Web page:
Tilapia are hardy, fast growing, warm-water fish that are a popular choice for aquaculture. Tilapia are members of the Cichlid family that are native to freshwater in Africa and the Middle East. Tilapia production is booming worldwide, having increased from 1.6 metric tons in 1999 to 3.5 metric tons in 2008. China, Bangladesh, Indonesia, the Philippines, and Thailand are the top five global producers of tilapia.
A decade ago, tilapia were relatively unknown in the United States, but they are gaining in popularity. Originally targeted for Asian and African ethnic populations, tilapia are now widely available to the general public in fish markets and supermarkets.
Tilapia is sold live, fresh, and frozen and in different product forms (whole, gutted, and fillets). Most tilapia consumed in in the U.S. is frozen product that comes from China and Taiwan. Central and South America are the prime source of imported fresh tilapia. Tilapia farming in the United States provides less than 10% of tilapia consumed domestically. In 2010 Americans ate 475 million pounds of tilapia, which ranks it as the number one consumed farmed fish in the U.S.
Because of their mild flavored, white-fleshed fillets, tilapia makes an ideal ingredient for many recipes. Tilapia are a good source of protein and a 3.5 oz. serving contains 28 grams of proteins. Tilapia is low in saturated fat, calories, carbohydrates and sodium. Tilapia also contains good amounts of other beneficial nutrients, including selenium, vitamin B12, niacin, phosphorous, and potassium.
Mercury is a toxic compound that is often concentrated in fish that are predators at the top of the food chain. Tilapia are oomnivorous and can eat many foods, including plants, animals, and algae. Due to their feeding habits, fast growth, and short lifespan, they contain very little mercury.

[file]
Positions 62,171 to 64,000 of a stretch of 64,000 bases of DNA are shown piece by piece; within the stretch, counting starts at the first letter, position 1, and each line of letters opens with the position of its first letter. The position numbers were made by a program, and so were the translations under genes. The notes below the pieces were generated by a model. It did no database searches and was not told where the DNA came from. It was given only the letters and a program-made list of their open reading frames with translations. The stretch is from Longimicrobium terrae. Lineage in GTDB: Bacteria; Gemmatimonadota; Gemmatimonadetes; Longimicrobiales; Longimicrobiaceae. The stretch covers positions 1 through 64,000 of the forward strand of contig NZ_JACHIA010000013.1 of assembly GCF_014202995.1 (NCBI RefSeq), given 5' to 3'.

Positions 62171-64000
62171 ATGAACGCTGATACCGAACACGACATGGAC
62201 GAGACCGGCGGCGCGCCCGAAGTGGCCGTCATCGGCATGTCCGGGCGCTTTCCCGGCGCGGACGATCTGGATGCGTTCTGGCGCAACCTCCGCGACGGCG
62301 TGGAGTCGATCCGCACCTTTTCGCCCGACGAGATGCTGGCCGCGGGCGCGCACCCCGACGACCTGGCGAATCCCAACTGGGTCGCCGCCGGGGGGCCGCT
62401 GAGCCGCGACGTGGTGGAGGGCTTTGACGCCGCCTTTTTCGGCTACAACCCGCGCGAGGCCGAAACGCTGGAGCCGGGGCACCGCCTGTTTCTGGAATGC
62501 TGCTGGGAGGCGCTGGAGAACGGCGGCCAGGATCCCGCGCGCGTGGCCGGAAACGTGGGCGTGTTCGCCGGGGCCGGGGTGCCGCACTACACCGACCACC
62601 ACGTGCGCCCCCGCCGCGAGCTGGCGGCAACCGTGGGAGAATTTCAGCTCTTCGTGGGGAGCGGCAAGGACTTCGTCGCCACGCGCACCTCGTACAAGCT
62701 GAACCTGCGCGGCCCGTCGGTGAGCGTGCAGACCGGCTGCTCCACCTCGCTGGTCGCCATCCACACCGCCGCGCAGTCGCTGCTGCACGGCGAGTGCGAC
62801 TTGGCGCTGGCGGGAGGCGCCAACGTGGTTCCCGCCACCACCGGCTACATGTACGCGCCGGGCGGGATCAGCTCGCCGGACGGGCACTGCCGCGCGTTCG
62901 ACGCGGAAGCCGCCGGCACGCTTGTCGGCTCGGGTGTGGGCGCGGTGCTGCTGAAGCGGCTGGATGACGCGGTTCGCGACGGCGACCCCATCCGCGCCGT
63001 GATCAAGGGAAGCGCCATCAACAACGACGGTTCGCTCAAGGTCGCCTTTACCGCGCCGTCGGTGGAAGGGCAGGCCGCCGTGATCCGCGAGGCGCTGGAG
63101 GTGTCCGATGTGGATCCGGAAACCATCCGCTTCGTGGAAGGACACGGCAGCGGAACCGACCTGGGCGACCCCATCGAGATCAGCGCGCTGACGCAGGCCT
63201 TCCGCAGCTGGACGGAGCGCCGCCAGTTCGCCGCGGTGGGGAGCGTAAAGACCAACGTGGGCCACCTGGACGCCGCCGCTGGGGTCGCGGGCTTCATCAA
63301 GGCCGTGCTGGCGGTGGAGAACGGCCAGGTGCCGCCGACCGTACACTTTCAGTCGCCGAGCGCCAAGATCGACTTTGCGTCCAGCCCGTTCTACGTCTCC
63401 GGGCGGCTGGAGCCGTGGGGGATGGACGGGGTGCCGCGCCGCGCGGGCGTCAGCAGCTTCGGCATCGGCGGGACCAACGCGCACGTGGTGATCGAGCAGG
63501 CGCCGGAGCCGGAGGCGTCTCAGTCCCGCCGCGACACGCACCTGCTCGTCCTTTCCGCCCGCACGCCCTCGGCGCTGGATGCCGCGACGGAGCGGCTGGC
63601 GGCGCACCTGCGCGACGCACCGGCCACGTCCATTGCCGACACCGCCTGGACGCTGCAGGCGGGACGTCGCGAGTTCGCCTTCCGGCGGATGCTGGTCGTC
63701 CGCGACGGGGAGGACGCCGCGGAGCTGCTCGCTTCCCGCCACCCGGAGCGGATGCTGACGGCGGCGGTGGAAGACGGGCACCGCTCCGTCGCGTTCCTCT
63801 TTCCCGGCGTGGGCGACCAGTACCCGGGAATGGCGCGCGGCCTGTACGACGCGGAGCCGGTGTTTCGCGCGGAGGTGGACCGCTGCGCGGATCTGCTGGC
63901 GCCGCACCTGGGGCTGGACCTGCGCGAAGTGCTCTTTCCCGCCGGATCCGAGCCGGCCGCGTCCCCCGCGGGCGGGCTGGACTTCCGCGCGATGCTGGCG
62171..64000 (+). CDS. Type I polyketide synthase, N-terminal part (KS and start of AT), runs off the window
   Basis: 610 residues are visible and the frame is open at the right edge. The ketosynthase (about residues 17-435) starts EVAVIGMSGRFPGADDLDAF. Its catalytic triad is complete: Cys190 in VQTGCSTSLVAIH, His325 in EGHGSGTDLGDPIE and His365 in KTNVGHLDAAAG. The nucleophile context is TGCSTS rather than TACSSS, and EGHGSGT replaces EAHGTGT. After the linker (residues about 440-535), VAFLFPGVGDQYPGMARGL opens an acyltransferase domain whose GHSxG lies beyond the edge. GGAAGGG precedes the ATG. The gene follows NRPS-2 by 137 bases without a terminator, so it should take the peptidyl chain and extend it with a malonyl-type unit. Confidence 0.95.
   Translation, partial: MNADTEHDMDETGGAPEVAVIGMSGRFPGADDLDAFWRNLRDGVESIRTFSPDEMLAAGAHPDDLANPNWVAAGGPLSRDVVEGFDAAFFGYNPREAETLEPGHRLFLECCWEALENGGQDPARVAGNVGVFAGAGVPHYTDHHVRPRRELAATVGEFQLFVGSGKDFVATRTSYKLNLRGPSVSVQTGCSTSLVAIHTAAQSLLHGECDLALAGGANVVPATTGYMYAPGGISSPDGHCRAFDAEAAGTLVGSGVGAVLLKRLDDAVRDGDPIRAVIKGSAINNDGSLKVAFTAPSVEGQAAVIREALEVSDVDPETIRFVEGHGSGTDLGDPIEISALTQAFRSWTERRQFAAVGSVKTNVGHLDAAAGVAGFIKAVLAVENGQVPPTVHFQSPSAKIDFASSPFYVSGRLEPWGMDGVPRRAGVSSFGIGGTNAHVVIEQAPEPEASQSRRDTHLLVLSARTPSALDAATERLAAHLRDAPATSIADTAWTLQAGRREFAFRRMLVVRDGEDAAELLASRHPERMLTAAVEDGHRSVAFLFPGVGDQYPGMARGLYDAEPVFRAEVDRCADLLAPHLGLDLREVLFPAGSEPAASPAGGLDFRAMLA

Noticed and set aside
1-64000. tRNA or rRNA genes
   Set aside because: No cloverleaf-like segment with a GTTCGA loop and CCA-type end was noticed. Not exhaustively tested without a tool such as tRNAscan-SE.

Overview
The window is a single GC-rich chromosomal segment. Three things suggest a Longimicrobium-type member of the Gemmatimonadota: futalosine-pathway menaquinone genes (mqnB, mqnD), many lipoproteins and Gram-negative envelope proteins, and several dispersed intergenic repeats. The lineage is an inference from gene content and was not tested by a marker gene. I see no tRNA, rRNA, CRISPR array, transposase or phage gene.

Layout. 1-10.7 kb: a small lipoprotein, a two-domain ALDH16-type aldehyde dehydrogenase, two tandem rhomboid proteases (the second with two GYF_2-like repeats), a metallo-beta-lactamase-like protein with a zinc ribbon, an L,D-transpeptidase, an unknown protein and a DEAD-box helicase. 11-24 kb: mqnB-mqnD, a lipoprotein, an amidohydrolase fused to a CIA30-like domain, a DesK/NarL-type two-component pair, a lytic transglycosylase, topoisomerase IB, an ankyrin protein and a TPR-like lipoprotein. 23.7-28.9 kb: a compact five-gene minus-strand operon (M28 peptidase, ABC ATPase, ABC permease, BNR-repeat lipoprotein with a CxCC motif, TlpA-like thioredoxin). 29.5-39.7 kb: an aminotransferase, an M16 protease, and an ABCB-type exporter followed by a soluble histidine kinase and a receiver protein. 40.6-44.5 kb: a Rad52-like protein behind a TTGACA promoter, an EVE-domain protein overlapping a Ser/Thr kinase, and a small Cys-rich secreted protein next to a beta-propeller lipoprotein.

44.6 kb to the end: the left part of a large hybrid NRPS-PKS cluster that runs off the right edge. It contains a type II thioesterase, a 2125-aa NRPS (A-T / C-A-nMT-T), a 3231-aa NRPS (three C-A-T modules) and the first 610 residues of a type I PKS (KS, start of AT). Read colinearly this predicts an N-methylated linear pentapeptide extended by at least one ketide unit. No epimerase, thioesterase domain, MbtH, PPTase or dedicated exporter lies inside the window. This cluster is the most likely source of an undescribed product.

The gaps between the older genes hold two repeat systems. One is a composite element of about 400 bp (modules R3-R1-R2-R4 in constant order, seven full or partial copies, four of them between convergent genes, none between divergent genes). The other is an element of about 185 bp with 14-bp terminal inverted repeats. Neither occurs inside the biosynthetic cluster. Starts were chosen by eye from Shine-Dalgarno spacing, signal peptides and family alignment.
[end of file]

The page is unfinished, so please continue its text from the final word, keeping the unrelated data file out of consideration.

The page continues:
There is some concern about the cholesterol levels in tilapia. A 3.5 oz. serving of tilapia contains 57 mg of cholesterol, which is 19% of the daily recommended amount. Cholesterol is a naturally occurring steroid that is essential for maintaining body health. However, high levels of cholesterol, particularly “bad” cholesterol (low-density lipoprotein, or LDL), can contribute to heart disease.
Many cold-water fish, such as salmon, trout, herring, and mackerel, contain high levels of omega-3 fatty acids. High levels of omega-3s contribute to healthy heart maintenance and can help reduce cholesterol and blood pressure.
A study released by the Wake Forest University School of Medicine in 2008, found that farm-raised tilapia contain low levels of beneficial omega-3s (less than half a gram per 3.5 oz. of fish, similar to flounder and swordfish), but relatively high levels of omega-6s. The researchers indicated that this combination of fatty acids could cause a detrimental inflammation response in individuals with heart disease, arthritis, asthma and other allergic and auto-immune diseases.
In response to this study, an open letter from 16 science and health experts from around the world confirmed that tilapia can indeed be considered part of a healthy diet. They emphasized that tilapia are relatively low in total and saturated fats and high in protein and essential trace nutrients. Tilapia provide more omega-3s than other meat alternatives like hamburger, steak, chicken, pork or turkey.
The American Heart Association recommends eating fish (particularly fatty fish) at least two times (two servings) a week. You can meet this requirement either by eating tilapia more often or in combination with other fatty fish, such as salmon and tuna. Given its nutritional benefits, tilapia is a good food choice for those interested in healthy eating.
- Popular Fish, Tilapia, Contains Potentially Dangerous Fatty Acid Combination
- Tilapia’s worse than bacon? Oh, please.
- An Open Letter regarding recent reports that low-fat fish like tilapia are unhealthy. (July 16, 2008)